I then did some googling and found this thread on the Arduino forum:
http://forum.arduino.cc/index.php/topic,199374.0.html

Someone there suggested that the 100K resistor was a bad choice and that the 100K resistor in the LPF formed a voltage divider with the input impedance of the VRef pin. In unbuffered mode, that is 165K.  In buffered mode, the datasheet doesn't appear to say, other than that it is much higher. 

If that forms a voltage divider however I would have assumed my audio volume level would be affected.  Passing 4096 to the DAC if Vref is 2.5V after all, should result in a 2.5V output.  That doesn't seem to be the case though.  Because again, I attempted to enable that buffer, and it did nothing.  If the buffer's impedance is far higher than the unbuffered mode, as the datasheet indicates, then I would have expected Vref to be much closer to 5V, and for my audio to therefore be twice as loud.  But like I said, in enabling it, I heard no change.

Since I'm redesigning the circuit, I could reduce that resistor, or stick a 1uF cap on there to reduce the LPF to 1.6Hz instead of 16Hz as it is now, and I assume that would reduce the noise further.  I could also stick two capacitors and two resistors on there to make a second order filter.  But the question remains whether I should even bother.  I could leave some pads there and just not populate them I suppose.  But if this isn't going to actually reduce the noise in the audio by any perceptible amount, then I'd rather not go overboard and take up board space with additional unnecessary pads.

Any insight into what's going on here would be appreciated.  I really need to wrap this design up this week.
6  Using Arduino / Audio / Re: Anyone have an Adafruit Wave Shield? I need a few measurements taken. on: August 18, 2014, 02:25:39 pm
Thanks a bunch, I hadn't been able to get to ordering that part yet, so these measurements will be a big help.

I'm actually designing a board that uses that thumbwheel, so I can make sure they're all soldered flush with the pcb.
7  Using Arduino / Audio / Re: Anyone have an Adafruit Wave Shield? I need a few measurements taken. on: August 14, 2014, 06:09:54 pm
I could still use these measurements...
8  Using Arduino / Audio / Re: Anyone have an Adafruit Wave Shield? I need a few measurements taken. on: August 11, 2014, 03:36:05 pm
Sure that would be great.  Otherwise I'll have to wait a week for parts to arrive to do what I need to do.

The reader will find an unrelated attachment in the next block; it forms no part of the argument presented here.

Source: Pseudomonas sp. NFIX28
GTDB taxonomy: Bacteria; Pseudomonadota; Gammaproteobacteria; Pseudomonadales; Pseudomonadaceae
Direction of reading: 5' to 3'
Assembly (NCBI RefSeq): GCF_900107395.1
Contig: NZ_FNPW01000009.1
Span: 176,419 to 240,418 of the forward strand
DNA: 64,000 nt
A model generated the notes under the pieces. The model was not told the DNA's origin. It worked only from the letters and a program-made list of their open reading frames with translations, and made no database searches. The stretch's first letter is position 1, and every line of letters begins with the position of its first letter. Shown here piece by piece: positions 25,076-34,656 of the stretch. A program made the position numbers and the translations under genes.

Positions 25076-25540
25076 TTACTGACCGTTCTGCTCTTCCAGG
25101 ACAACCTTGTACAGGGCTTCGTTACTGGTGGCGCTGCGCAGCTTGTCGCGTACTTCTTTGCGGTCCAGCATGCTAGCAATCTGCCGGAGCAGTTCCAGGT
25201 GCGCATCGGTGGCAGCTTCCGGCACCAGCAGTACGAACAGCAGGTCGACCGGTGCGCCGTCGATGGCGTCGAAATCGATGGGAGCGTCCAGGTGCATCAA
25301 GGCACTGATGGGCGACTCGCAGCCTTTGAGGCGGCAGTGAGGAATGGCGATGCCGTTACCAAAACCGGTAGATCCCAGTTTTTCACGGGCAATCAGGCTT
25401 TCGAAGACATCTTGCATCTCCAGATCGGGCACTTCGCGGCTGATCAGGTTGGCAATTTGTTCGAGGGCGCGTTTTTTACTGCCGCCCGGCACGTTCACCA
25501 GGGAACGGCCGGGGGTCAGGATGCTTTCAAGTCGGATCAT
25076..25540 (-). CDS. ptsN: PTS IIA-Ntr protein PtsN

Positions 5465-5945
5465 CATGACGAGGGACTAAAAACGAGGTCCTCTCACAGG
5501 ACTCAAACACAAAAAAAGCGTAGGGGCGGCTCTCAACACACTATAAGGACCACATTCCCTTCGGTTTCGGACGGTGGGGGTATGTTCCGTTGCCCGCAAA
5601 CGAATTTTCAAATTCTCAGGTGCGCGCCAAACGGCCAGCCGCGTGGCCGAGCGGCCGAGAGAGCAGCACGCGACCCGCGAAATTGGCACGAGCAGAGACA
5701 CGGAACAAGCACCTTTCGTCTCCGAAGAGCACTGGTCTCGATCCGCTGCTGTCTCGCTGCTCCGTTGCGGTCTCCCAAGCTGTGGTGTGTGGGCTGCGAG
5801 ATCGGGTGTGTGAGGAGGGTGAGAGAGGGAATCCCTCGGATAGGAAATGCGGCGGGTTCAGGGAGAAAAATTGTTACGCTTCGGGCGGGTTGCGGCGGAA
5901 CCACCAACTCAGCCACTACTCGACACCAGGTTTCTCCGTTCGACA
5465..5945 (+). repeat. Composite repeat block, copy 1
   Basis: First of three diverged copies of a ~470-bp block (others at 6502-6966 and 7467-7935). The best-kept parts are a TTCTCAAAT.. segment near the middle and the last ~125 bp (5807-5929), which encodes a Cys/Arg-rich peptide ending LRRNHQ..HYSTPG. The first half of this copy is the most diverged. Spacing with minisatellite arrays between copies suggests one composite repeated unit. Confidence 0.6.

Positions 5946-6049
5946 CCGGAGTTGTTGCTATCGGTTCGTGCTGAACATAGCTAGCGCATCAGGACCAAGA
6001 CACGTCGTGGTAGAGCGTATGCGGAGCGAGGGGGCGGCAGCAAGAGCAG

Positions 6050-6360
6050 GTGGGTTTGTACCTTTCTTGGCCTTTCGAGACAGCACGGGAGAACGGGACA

9  Using Arduino / Audio / Anyone have an Adafruit Wave Shield? I need a few measurements taken. on: August 10, 2014, 06:45:45 am
Specifically, I need to know, to a fair level of precision (1/32" would be ideal):

1. The diameter of the thumbwheel.
2. The thickness of the thumbwheel.
3. The distance from the face of the PCB to the underside of the thumbwheel.
 (The distance from the face of the PCB to to the center of the edge would be good as well.)

I've already looked at the datasheet for the part, but it doesn't show the size of the wheel itself and I need to know that so I can size and position a cutout for it in a panel.
10  Using Arduino / General Electronics / Re: How do I calculate the values for an LC or PI filter? on: July 28, 2014, 05:31:08 pm
Quote
I don't understand what you mean.
What is hard about putting a 4K7 resistor across the input?

I didn't understand what you meant earlier when you said load the output side of the transformer with a 4K7 resistor. 

I'm also not sure what this is supposed to accomplish.  I don't want the transformer there.  And I don't want to have to create special audio cables for every kit I ship with a resistor spliced in parallel.

The amplifier and isolator are also currently inside an enclosure which is difficult to get open and close back up again, so while I may try this at some point to see if it does anything, unless there's a compelling reason why I need to do this to solve the overall issue, which is that I'm stuck with that ground loop isolator / transformer in the first place, I'm not itching to open the shell up to try that out.

I did try putting a 1.5K resistor across the line out (I don't have a 4.7K and I figured the smaller the better anyway), aka, the input to the transformer, as that is outside the shell and easily accessed, and that didn't seem to do anything.  Perhaps that's exactly what you expect would happen, but if adding a resistor can't be done on the output side, then I would prefer not to use that approach.  Can you imagine Apple selling an iPod and telling their customers they have to stick a resistor on the line-in to their portable speaker amps to make them work?

Actually, I could imagine Apple selling their customers an expensive cable to do just this, but that's not the point. smiley

I'm looking for a nice, clean, non-kludgy, miniaturized solution that doesn't involve any big ugly expensive through-hole transformers that look like they came out of a 1980's telephone.

This is what my boards look like by the way:
http://www.mightymicrocontroller.com/wp-content/uploads/2013/04/jimpack14.jpg
http://www.mightymicrocontroller.com/wp-content/uploads/2013/04/jimpack16.jpg